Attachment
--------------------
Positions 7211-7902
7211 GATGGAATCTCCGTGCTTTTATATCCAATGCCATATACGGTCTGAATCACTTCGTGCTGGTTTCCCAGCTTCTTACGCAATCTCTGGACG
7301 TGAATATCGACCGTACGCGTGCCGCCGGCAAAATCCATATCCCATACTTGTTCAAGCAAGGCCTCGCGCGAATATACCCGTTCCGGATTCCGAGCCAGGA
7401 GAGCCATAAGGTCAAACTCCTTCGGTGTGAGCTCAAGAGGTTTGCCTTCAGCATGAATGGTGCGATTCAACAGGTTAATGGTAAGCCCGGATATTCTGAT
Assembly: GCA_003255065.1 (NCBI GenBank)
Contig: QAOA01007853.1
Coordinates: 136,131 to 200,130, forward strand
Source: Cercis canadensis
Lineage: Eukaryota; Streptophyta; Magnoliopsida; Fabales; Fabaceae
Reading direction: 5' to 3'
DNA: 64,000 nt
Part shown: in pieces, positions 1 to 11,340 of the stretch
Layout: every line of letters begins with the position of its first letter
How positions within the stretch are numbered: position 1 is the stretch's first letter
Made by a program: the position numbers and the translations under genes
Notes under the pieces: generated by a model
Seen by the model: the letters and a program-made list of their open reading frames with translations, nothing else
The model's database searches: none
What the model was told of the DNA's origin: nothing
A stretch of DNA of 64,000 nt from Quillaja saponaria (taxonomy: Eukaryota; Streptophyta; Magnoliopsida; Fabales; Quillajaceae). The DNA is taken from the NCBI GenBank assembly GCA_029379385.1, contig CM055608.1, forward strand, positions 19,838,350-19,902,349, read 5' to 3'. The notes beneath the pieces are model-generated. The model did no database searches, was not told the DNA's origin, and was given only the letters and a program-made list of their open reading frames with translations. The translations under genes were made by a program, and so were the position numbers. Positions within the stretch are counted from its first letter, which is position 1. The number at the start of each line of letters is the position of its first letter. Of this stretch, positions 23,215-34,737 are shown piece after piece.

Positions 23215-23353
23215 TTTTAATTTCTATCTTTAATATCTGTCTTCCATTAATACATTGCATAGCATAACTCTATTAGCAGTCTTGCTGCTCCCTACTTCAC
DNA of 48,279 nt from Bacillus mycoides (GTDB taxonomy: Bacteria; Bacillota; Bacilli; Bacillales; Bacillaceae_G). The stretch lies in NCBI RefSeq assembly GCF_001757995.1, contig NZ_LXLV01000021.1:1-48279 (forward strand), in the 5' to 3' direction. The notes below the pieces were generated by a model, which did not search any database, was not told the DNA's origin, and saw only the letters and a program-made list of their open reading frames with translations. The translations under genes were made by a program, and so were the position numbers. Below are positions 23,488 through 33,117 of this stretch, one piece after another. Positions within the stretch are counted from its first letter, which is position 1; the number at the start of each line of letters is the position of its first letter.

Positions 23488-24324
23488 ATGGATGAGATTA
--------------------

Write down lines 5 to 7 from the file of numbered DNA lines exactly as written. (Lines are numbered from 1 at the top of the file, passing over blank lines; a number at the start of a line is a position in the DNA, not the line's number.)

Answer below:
Assembly: GCA_003255065.1 (NCBI GenBank)
Contig: QAOA01007853.1
Coordinates: 136,131 to 200,130, forward strand